The financial crisis and the systemic failure of academic economics

David Colander*, Hans Follmer, Armin Haas, Michael Goldberg, Katarina Juselius, Alan Kirman, Thomas Lux, Brigitte Sloth

*Corresponding author for this work

Research output: Chapter in Book/Report/Conference proceedingBook chapterResearchpeer-review

Abstract

This opinion paper is the outcome of one week of intense discussions within the working group on “Modeling of Financial Markets” at the 98th Dahlem Workshop, 2008. David Colander served as moderator of this group and Thomas Lux served as Rapporteur. We are grateful to Carlo Jaeger and Rupert Klein for organizing this stimulating meeting and to Deirdre McCloskey and Peter Sørensen and other participants for helpful comments. The present version is the reprint of Kiel Working Paper, 1489, Institute for the World Economy, Kiel, 2009, that also appeared in electronic format in many other places. A revised version of this manuscript appeared in print as Colander, D., Haas, A., Goldberg, M., Juselius, K., Kirman, A., Lux, T., Sloth, B. (2009). “The Financial Crisis and the Systemic Failure of the Economics Profession.” Critical Review, 21 (2–3), 249–267. Introduction The global financial crisis has revealed the need to rethink fundamentally how financial systems are regulated. It has also made clear a systemicfailure of the economics profession. Over the past three decades, economists have largely developed and come to rely on models that disregard key factors – including heterogeneity of decision rules, revisions of forecasting strategies, and changes in the social context – that drive outcomes in asset and other markets. It is obvious, even to the casual observer that these models fail to account for the actual evolution of the real-world economy. Moreover, the current academic agenda has largely crowded out research on the inherent causes of financial crises. There has also been little exploration of early indicators of system crisis and potential ways to prevent this malady from developing. In fact, if one browses through the academic macroeconomics and finance literature, “systemic crisis” appears like an otherworldly event that is absent from economic models. Most models, by design, offer no immediate handle on how to think about or deal with this recurring phenomenon. In our hour of greatest need, societies around the world are left to grope in the dark without a theory. That, to us, is a systemic failure of the economics profession.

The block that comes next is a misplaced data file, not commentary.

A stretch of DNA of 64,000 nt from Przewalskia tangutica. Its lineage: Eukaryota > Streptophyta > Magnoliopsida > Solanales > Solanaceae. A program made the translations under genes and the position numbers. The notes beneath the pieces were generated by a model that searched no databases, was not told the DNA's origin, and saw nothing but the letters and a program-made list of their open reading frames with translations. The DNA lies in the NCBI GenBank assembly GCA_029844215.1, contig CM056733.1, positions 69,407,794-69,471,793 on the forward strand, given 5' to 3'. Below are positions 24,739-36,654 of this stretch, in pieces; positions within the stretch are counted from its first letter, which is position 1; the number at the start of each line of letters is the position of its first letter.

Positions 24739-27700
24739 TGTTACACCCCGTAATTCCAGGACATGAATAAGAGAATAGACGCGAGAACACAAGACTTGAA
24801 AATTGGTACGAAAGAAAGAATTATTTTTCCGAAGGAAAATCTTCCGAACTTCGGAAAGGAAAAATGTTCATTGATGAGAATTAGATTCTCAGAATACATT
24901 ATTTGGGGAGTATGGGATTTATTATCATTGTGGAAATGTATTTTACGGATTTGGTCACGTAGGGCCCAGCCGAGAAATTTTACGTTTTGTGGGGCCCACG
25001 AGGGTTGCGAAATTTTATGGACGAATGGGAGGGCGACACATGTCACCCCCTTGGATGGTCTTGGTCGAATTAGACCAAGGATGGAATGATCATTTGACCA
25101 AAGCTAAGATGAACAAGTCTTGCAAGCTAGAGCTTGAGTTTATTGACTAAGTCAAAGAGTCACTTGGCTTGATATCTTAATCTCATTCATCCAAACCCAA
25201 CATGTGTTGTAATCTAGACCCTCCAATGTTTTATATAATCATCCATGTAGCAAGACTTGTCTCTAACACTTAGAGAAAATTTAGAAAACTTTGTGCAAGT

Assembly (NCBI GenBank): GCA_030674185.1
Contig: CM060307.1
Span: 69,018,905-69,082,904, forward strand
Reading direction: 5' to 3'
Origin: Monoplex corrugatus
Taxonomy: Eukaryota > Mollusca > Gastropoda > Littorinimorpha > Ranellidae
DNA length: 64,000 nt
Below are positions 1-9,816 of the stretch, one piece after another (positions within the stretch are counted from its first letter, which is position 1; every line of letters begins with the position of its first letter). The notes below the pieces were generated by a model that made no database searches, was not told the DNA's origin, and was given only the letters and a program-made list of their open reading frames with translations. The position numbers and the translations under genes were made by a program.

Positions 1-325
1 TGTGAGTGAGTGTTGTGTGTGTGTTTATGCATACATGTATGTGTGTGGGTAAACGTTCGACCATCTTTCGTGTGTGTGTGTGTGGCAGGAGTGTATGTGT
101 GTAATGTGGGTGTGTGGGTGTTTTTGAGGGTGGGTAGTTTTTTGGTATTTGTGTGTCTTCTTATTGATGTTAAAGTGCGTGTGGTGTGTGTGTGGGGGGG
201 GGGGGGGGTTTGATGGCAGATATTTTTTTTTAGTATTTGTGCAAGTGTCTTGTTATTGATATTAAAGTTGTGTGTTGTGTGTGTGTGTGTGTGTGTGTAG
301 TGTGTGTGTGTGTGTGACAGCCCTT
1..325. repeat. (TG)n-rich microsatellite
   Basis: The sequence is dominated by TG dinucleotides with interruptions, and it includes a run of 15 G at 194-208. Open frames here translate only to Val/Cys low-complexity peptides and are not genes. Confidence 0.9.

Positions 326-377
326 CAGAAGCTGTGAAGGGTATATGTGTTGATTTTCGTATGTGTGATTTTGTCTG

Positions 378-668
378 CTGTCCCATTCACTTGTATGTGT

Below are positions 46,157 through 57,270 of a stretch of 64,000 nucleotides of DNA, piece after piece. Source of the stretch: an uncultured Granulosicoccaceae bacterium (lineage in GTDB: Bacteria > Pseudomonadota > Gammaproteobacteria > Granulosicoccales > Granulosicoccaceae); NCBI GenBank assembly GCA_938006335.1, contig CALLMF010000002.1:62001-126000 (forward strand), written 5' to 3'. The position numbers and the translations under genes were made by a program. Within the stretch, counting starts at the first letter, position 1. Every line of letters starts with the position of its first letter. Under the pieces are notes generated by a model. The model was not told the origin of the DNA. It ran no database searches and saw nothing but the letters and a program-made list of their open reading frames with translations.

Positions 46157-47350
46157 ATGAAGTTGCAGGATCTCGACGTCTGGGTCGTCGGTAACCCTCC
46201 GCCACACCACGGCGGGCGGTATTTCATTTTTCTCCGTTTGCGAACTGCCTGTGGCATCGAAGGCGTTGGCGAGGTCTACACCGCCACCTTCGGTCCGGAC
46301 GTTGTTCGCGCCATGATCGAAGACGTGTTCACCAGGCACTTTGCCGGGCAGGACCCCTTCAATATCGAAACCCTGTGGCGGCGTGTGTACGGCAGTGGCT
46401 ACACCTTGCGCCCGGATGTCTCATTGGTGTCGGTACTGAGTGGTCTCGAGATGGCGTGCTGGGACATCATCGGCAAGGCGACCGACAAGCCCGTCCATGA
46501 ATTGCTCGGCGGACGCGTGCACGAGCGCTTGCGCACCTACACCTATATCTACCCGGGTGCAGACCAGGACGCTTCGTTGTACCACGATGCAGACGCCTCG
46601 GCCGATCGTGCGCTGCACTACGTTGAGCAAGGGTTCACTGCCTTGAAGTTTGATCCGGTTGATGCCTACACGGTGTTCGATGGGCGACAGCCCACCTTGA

Original languageEnglish
Title of host publicationThe Economics of Economists : Institutional Setting, Individual Incentives, and Future Prospects
EditorsAlessandro Lanteri, Jack Vromen
PublisherCambridge University Press
Publication date2014
Pages344-360
Chapter13
ISBN (Print)9781107015708
ISBN (Electronic)9781139059145
DOIs
Publication statusPublished - 2014

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